As China decries Japan’s rising  ‘Voldemort’, the UK remains quiet

The dispute over islands in the South China Seas is increasingly bitter

Share

Not that long ago, the Prime Minister would demand from military and intelligence chiefs at meetings of the National Security Council that “something must be done” about Syria; this apparently rose in volume and urgency in the sessions after Samantha Cameron had visited a refugee camp across the border in Lebanon.

All that stopped after the Government’s Commons defeat on military strikes due to take place after Bashar al-Assad’s crossing of the ‘red-line’, the chemical attack in Ghouta. Since then, Britain has scaled back on the supply of even ‘non-lethal’ supplies to the opposition as well as refusing to take its share of refugees from Syria – people driven out of their homes in an uprising this country repeatedly encouraged, those whose plight had so distressed ‘SamCam’.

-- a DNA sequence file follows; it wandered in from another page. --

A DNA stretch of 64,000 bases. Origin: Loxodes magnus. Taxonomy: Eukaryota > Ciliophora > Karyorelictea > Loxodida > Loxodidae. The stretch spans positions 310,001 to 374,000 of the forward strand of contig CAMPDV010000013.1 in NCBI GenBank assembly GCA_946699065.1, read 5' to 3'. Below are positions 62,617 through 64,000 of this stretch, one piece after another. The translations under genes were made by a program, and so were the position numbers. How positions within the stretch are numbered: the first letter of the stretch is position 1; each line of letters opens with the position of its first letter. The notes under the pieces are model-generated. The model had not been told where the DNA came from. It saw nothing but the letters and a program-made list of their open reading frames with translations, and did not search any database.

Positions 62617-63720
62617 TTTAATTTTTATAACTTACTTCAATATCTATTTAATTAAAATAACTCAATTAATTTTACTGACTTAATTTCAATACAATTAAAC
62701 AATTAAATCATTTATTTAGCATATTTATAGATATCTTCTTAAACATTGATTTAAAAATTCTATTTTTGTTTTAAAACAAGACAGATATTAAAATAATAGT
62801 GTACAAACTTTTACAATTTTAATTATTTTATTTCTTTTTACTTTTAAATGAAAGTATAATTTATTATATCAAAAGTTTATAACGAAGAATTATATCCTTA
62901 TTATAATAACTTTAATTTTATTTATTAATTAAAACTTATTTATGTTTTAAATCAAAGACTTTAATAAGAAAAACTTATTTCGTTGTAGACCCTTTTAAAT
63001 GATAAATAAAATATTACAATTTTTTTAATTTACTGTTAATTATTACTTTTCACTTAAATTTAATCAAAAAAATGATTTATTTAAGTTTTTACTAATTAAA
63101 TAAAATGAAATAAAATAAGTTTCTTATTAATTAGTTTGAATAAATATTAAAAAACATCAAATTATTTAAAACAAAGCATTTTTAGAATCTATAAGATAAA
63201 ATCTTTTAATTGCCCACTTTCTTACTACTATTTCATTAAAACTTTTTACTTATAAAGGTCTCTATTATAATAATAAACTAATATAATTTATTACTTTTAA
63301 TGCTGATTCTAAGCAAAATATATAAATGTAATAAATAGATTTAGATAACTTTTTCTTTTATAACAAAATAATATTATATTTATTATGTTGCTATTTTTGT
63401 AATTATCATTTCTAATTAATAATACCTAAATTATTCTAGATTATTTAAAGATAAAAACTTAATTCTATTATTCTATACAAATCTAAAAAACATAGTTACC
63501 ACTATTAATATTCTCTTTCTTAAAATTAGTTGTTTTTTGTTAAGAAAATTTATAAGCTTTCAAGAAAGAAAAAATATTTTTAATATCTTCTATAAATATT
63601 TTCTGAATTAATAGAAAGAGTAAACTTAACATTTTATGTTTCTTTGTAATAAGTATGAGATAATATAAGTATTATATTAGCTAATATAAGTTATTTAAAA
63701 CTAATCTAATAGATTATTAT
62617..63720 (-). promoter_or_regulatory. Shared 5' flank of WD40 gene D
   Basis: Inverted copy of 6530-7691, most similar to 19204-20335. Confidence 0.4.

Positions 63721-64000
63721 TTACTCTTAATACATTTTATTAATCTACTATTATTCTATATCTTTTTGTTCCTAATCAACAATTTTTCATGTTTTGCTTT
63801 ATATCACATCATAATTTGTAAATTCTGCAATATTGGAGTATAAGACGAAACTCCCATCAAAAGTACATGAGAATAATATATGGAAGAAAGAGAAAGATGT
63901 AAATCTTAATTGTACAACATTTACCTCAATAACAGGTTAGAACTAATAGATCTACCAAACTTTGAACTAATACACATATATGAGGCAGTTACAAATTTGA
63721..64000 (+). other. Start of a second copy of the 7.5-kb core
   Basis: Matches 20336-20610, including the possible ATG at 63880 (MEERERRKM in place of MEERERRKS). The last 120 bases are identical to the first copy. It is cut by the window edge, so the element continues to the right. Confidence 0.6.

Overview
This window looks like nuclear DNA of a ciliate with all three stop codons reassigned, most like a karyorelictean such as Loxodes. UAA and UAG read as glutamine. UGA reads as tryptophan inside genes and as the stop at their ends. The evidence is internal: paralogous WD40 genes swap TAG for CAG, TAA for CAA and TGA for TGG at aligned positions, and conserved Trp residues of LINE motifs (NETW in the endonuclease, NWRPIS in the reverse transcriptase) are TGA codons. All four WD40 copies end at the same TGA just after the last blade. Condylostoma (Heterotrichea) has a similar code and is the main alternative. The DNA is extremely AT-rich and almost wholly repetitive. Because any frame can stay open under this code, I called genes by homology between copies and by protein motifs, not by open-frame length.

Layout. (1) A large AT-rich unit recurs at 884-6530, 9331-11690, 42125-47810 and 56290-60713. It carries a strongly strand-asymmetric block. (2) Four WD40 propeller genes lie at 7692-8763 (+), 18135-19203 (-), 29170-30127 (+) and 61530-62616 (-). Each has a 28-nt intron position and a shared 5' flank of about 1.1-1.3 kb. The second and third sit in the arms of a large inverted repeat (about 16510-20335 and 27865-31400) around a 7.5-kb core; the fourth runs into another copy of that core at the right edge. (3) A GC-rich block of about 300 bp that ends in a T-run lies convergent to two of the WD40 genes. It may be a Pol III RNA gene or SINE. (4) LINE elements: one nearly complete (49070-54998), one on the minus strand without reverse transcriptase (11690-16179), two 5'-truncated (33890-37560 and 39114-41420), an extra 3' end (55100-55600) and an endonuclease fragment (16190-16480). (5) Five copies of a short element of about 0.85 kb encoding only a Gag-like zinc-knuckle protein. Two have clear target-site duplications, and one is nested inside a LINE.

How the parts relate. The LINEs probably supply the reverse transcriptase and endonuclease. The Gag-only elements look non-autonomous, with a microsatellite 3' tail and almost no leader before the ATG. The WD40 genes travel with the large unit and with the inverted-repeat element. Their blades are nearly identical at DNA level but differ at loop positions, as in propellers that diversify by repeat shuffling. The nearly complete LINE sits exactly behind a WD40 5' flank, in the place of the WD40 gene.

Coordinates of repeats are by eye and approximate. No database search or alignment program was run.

Syria is not the only place about which Downing Street is now lukewarm. Little mention is made about what will happen in Afghanistan when troops pull out, or of the return of al-Qa’ida in Iraq, something directly linked to the Syrian violence; no real interest in the states collapsing in Africa; hardly any reference to the vision of Britain’s role in the changing global order the Coalition was so enthusiastic about when it came into office

Mr Cameron is now firmly focused on the strategic menace posed by Romanian and Bulgarian beggars. His last ‘hotline’ call was not to Barack Obama and Vladimir Putin, but to his Polish counterpart, Donald Tusk, to be told off about the threat to withdraw child benefit from Polish immigrants. His ministers, meanwhile, are busy attacking Blackadder’s lack of patriotic fervour for the First World War.

We need to turn from Blackadder to Voldemort to look at a far more important unfolding scenario in geopolitics. The evil wizard with whom Harry Potter regularly does battle was used by Liu Xiaoming, China’s ambassador to the UK, to describe the malignant spirit of Japanese imperialism, part of a round of increasingly bitter accusations and recriminations between the two countries.

Mr Liu’s attack, in a newspaper article, came after the Japanese Prime Minister, Shinzo Abe, visited the Yakusuni shrine in Tokyo, where convicted war criminals are honoured. The shrine, according to Mr Liu, was a veritable horcrux (a place in which the character of Lord Voldemort hides pieces of the soul to prolong his life).